Persona 5 regularly features school part, where Joker is unlucky enough to be tested by the teacher every single morning! Teachers who are absolutely remarkable characters with their exuberant design and their hilarious behavior. That’s where Persona 5 turns into a gold mine of general knowledge, because you’re asked cranky but yet very interesting questions. Which quantity of gold has been extracted since its discovery? Where in Japan can you see the sun first? Which is the density of stars in the universe? All those are of course trick questions but you’ll amazed at the number of astonishing truths they bring ! Geography, history, biology, technology, etymology… everything’s there and the game will test your memory in written test that deal with the same topics from a different angle. A game within the game, another one.
Contrary to others JRPG far less polished (or not finished at all), Persona 5 takes geat care in managing its characters and the balance of the narrative. The formation of the party is very progressive, with one new character every 10-15 hours or so. Each of the 8 playable characters has thus ample time to be well introduced with a whole chapter to know their past and goals. You come to know them all, and reject none. The members of the kaitôdan show strong cohesion and draws the player’s sympathy like few RPGs do. All that is of course illustrated by numerous cut-scenes and dialogs that create a strong bond between the character, hence a growing emotion until the beautiful ending.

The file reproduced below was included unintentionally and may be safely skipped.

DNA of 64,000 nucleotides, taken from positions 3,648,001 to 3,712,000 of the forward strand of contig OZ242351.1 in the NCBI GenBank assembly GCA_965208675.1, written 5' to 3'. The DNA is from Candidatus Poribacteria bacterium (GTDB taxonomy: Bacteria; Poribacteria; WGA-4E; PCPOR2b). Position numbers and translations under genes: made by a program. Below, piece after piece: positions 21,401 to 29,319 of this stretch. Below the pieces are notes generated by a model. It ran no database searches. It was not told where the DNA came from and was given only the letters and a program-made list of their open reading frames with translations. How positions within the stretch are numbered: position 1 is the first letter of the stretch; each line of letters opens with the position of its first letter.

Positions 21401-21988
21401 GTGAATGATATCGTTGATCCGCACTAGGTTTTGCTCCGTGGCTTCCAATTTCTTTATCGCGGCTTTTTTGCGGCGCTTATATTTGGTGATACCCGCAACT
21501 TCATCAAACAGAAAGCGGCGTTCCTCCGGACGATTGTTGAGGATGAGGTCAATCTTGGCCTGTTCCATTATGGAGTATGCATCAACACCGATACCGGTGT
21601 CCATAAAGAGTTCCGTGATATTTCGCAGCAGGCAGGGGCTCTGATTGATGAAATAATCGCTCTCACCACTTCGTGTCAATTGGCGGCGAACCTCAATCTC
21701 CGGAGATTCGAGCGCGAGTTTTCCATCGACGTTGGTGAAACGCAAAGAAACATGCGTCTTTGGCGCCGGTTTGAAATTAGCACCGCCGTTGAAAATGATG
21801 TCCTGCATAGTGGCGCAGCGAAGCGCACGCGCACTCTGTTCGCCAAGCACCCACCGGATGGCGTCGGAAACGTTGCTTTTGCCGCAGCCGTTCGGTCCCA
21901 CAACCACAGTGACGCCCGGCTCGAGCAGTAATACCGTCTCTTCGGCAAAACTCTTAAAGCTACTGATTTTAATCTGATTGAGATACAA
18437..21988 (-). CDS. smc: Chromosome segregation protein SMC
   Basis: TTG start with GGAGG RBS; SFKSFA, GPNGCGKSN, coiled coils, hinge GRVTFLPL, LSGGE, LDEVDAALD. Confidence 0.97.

NPCs also have a story of their own, with here again the same eagerness to know more and the tension when it unfolds. The only disappointment in terms of characters is Futaba being locked the traditional “navigator” role, so not playable. I think this artificial role should be removed because it leads only to the misuse of a excellent character. By the way, her commentary is far less good than Morgana’s.